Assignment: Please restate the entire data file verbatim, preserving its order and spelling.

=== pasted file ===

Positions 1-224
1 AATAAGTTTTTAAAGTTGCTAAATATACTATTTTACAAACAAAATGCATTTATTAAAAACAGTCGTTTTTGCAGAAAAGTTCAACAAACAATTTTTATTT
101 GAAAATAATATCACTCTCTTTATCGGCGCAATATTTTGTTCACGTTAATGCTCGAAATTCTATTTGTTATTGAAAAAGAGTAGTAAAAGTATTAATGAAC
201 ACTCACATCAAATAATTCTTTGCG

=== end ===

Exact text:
Positions 1-224
1 AATAAGTTTTTAAAGTTGCTAAATATACTATTTTACAAACAAAATGCATTTATTAAAAACAGTCGTTTTTGCAGAAAAGTTCAACAAACAATTTTTATTT
101 GAAAATAATATCACTCTCTTTATCGGCGCAATATTTTGTTCACGTTAATGCTCGAAATTCTATTTGTTATTGAAAAAGAGTAGTAAAAGTATTAATGAAC
201 ACTCACATCAAATAATTCTTTGCG